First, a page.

Special Branches perform the vetting of all politicians and senior bureaucrats. They have BLACKMAIL DEADLOCKS on them.

    And — as we saw so graphically in the case of Stephen Waldorf — the Special Branch Officers who shot him in the head and body fifteen times in plain sight in Central London were charged wuth — and acquitted — of attempting to MURDER Waldorf were ACQUITTED by reason of the fact that they stated that they believed themselves to be arresting one David Martin, described as a most dangerous criminal.

    I remember this case so easily because Hillel Steiner had held an Open Inquiry into the Libertarian Alliance dispute of 1982-1983 at the Waldorf Hotel in London…

    I had been asked to stay on after the Inquiry by the Anti-Terrorist Branch of the metropolitan Police, so as to gather intelligence on the stances, mind-sets and intentions of David Ramsay Steele and his associates, who were continously threatening to publish ruinous — qute possibly LETHAL — allegations againt Chris Tame, the LA Secretary, if their demands were not complied with. Both David ramsay Steele AND Chris R. Tame were amongst my closest personal friends, so this was all VERY DIFFICULT for me…

    Our Solicitor, Andrew Needleman, had forwarded particulars of all this to the Director of Public Prosecutions as tantamount to making Unwarranted Demands with Menaces.

    Some “libertarians” seem to think that Blackmail and Extortion is “O.K.”

    I DON’T…

    Steele physically attacked me is bizarre ways, then threatened to kill me, lurching across the table beteen us to attempt it. He was forcibly restrauned by his associates, and U left forthwith, wuth David McDonagh snarling at me:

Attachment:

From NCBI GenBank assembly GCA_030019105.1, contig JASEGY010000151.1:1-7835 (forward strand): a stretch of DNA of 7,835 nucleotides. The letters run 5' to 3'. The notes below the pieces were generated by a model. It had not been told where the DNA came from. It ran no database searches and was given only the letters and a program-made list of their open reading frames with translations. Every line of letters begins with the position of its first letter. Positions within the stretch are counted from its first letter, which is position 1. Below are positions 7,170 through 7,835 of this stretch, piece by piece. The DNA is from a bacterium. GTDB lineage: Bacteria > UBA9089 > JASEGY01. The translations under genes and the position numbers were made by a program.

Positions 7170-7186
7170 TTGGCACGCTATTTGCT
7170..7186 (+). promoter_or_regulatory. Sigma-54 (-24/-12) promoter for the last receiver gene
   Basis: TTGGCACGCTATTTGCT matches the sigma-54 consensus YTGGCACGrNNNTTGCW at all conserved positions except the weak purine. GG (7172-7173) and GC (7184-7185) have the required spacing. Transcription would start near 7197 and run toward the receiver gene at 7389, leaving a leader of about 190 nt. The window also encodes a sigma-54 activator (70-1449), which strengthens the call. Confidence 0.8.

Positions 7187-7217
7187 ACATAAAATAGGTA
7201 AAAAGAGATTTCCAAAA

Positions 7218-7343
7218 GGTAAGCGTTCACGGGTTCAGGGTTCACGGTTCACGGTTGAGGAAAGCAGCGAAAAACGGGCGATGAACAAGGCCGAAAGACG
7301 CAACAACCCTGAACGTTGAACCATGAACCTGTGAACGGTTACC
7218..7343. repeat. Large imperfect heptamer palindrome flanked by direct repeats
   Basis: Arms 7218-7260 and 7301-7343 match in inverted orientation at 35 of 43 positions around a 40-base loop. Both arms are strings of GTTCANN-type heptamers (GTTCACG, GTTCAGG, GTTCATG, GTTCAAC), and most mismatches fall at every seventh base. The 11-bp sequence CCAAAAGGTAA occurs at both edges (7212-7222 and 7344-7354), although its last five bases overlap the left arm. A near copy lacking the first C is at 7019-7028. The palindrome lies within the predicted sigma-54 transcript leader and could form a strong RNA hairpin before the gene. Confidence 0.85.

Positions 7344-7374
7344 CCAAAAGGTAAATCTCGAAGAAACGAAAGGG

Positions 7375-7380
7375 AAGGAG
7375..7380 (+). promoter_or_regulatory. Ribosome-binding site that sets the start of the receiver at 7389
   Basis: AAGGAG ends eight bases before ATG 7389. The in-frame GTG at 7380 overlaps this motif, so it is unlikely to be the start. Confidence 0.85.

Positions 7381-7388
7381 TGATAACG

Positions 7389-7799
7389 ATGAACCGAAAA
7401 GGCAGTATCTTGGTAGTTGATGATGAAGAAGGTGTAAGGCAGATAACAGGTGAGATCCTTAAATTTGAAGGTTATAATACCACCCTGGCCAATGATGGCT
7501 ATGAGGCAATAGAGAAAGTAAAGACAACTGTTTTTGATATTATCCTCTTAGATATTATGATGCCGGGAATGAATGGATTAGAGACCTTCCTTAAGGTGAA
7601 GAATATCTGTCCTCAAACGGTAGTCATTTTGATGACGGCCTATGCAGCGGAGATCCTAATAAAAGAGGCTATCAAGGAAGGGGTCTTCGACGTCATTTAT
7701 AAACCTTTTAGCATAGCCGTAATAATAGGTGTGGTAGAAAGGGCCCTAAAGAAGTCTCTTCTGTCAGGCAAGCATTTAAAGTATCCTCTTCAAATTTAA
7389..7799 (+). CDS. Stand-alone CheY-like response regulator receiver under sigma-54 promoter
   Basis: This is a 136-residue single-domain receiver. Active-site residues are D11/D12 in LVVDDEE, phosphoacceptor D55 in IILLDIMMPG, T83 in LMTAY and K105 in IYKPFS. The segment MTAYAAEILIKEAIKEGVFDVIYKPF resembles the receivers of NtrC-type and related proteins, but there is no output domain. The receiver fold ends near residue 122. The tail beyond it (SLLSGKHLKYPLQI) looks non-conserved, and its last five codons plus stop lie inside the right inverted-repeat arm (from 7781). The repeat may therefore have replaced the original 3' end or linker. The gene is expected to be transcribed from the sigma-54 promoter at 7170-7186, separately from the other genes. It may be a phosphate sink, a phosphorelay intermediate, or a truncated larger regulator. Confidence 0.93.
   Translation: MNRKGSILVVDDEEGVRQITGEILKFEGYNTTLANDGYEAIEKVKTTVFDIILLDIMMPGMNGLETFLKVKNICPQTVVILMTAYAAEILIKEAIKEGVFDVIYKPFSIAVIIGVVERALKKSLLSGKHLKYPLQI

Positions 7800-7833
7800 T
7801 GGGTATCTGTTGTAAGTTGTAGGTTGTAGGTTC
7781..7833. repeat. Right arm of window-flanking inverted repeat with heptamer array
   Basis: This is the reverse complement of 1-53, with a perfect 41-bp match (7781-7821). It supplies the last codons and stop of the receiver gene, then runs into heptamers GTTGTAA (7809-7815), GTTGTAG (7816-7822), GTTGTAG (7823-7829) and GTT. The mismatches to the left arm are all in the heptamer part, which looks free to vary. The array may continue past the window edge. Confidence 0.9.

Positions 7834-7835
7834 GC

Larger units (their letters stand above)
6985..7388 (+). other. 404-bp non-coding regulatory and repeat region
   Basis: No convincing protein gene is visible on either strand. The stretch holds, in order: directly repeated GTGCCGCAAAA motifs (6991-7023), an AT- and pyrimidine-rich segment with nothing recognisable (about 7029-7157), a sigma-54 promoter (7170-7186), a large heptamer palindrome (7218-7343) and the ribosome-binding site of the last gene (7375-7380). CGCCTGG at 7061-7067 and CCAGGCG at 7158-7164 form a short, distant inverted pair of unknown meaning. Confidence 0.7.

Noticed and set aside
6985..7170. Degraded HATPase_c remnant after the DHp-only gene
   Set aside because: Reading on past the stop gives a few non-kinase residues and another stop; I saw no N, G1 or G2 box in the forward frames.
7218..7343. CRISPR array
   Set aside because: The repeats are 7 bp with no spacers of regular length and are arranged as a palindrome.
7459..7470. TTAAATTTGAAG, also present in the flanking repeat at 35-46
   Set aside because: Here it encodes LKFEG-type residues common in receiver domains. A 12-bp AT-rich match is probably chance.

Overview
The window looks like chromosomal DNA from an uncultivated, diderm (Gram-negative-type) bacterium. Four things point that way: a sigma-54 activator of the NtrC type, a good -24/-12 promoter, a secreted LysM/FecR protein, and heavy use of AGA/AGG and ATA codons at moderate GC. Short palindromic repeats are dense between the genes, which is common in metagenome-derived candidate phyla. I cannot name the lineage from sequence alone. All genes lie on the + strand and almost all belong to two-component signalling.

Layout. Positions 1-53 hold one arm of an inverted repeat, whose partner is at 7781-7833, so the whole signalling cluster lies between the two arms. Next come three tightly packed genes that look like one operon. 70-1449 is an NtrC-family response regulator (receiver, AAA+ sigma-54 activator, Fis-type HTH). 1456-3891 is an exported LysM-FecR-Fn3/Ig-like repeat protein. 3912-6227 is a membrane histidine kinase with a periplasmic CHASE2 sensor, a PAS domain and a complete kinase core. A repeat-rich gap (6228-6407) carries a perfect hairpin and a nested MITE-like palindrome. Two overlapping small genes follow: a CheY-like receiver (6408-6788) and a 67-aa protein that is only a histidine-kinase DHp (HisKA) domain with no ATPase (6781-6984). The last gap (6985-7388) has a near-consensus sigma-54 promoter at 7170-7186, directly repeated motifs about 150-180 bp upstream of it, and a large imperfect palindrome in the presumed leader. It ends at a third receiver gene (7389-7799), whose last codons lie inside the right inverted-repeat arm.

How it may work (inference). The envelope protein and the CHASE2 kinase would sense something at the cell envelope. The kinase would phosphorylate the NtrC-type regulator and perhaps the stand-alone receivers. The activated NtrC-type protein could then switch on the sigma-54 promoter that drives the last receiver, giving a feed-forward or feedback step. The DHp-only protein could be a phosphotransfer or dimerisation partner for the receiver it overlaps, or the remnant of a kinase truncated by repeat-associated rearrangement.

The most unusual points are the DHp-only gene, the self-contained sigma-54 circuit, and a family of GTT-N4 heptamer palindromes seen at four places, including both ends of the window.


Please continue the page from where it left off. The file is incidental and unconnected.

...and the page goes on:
I replied “YES” at the timel but I still don’t fully understand it all, even now…

    I went straight home, and notified the Anti-Terrorist Branch (as I have concerning the recent attacks, torture and threats of unufirmed officers at Southmead Police Station, where I had attended — firther to the Advice of Crown Prosecution Service HQ — to make formal complaints against http://www.safecam.org.uk , whose ‘Chair’ just happens to be Jackie Roberts, the Assistant Chief Constable of Avon and Somerset Constabulary…

    [ FX: “By their deeds ye shall know them…” ]

    During an interview with two “Tom-and-Jerry” Officers on 13 January 1983, I was offered the option of having Steel prosecuted for multiple assaults and threats to murder.

    To do so would have destroyed Steele’s life ,career and marriage, as well as anmy prospects of his living in the United States, as well as his brilliant contributions to the Wars of Ideas, which have been and are of stellar value…

    Steele responded by having Mark Brady publish a “blackmailer’s revenge” ‘expose’ in “Libertarian Vanguard”, an organization controlled by US Government informers, with Wiliamson Evers, Murray Rothbard’s Lieutenant, who most recently served L. Paul Bremer, formerly Managing Director of Kissinger Associates and appointed US Viceroy, Iraq, with DISASTROUS consequences.

    [ FX: “All that Kissinger touches turns to crap” ]

    today I returned voluntarily, freely, to Southmead Police Station (as a principal, not a messenger) to ask that the two sergeants who deprived my of my liberty, attacked me, tortured me, threatened me and told me I could leave at any time if I ceased asking them to record particulars of crimes; were free to talephone me and I would thereafter take them out and buy them a dinner, whereby we could discuss ANYTHING except the pending cases…

    I told the female officers that if (and only if) the two sergeants actually KNEW what they were doing on the Night of 24 February 2009 at Southmead Police Station, then they were almost unimaginably brave, regardless of the merits…

    The Officer took one glance at my official cap of the Vietnam Veterans Memorial Foundation, laughed gloriously and freely, said “YES!!!” then ‘normal Service’ resumed, and that she would ensure that they got the note.

    We said “Goodbye” and I left, freely…

    My heart was singing… Smiles…

    Tony Hollick, presently reading Victor Davis Hanson’s “The Western Way of War” (Oxford, [1989]).


    “The Secret of Happiness is Freedom; and the Secret of Freedom is Courage.” — Thucydides